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Blending finance for climate and poverty

Blended finance is not a new concept but it certainly has returned as a new buzzword. 

Ending poverty and combating climate change: two years after the adoption of the UN Sustainable Development Goals and the Paris Climate Agreement, these inter-related challenges remain as daunting as ever, not least in developing countries. The investment required to meet the task runs into the trillions of dollars over the next 15 years, and current spending is insufficient. So how can we finance climate and development action, and as quickly as possible? A summit to check progress on fighting climate change in Paris in December focuses on this very question.

Generating the resources depends on choosing and implementing the right policies. Measures to enable climate-compatible investment, for instance, can scale up the volumes needed, while driving growth and further funds for more action. Improved fiscal policies and greater capacity to collect taxes would also help governments, as would more effort to leverage business capital to be able to finance clean transport, and renewable energy, as well as hospitals and schools, and other projects aimed at lifting the poorest and most vulnerable countries to a higher, more robust level of well-being. But how can the massive sums of money needed be raised?

The answer is to use development funds and financial instruments better to encourage private investment in developing countries, markets and sectors that would otherwise be considered too risky, costly or simply not relevant for businesses. This is what “blended finance” is about.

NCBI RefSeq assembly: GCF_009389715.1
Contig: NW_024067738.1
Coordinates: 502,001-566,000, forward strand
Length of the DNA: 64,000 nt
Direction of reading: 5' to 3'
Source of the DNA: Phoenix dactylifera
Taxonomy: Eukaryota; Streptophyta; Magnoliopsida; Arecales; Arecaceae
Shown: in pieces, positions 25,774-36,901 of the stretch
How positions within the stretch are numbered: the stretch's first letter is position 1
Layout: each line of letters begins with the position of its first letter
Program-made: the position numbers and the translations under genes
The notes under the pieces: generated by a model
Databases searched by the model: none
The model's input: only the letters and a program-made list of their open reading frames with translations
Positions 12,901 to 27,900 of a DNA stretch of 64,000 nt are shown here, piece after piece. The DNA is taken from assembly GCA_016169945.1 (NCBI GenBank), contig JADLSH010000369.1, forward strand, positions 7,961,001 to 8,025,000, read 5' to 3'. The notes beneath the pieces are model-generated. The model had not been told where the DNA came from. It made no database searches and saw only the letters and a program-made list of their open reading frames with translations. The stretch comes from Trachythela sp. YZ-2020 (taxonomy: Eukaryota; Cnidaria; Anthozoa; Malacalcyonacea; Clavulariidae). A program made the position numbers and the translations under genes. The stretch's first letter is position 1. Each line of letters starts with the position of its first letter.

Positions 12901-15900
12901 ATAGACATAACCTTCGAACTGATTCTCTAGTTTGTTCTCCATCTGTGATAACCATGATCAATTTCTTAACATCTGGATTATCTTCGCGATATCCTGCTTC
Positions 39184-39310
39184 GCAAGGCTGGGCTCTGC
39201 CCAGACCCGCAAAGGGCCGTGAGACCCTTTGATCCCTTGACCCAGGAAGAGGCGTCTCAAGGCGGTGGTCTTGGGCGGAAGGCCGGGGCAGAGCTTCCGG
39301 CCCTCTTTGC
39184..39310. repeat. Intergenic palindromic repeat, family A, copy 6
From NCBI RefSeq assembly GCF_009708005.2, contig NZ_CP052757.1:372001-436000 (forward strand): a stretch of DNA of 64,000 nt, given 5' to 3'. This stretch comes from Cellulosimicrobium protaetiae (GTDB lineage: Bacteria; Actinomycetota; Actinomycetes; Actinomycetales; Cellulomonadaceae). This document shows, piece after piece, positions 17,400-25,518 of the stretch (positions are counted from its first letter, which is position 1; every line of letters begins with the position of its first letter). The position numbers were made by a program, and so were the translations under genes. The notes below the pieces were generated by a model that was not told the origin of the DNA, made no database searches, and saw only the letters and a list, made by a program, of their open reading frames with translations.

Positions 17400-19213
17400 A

The logic is simple: a wind power project in Kenya or a public transport system in Cairo, for example, may have a sound business case but to woo unconvinced commercial investors, public support through blended finance can make the “risk-return” profile of these investments more attractive.

Blended finance is not a new concept but it certainly has returned as a new buzzword in the international development community. More than 167 donor facilities have been launched since 2000 pooling donor government resources towards blended finance approaches. Donor countries, non-governmental organisations, philanthropists and other actors all engage in blended finance. The trouble is, their approaches vary, and many lack a clear strategy or guidance. It is not always clear that the finance raised is going where it needs to: into a feasible energy project that will enable poorer communities to access electricity, for instance. Of the US$81 billion in private resources mobilised by public development finance—through credit lines, investment in companies and funds, guarantees, and syndicated loans—between 2012-14, only 10% of this was in least developed and other low-income countries, with the lion's share (77%) being mobilised in middle-income countries, and the rest targeting global or regional efforts. This balance should be improved.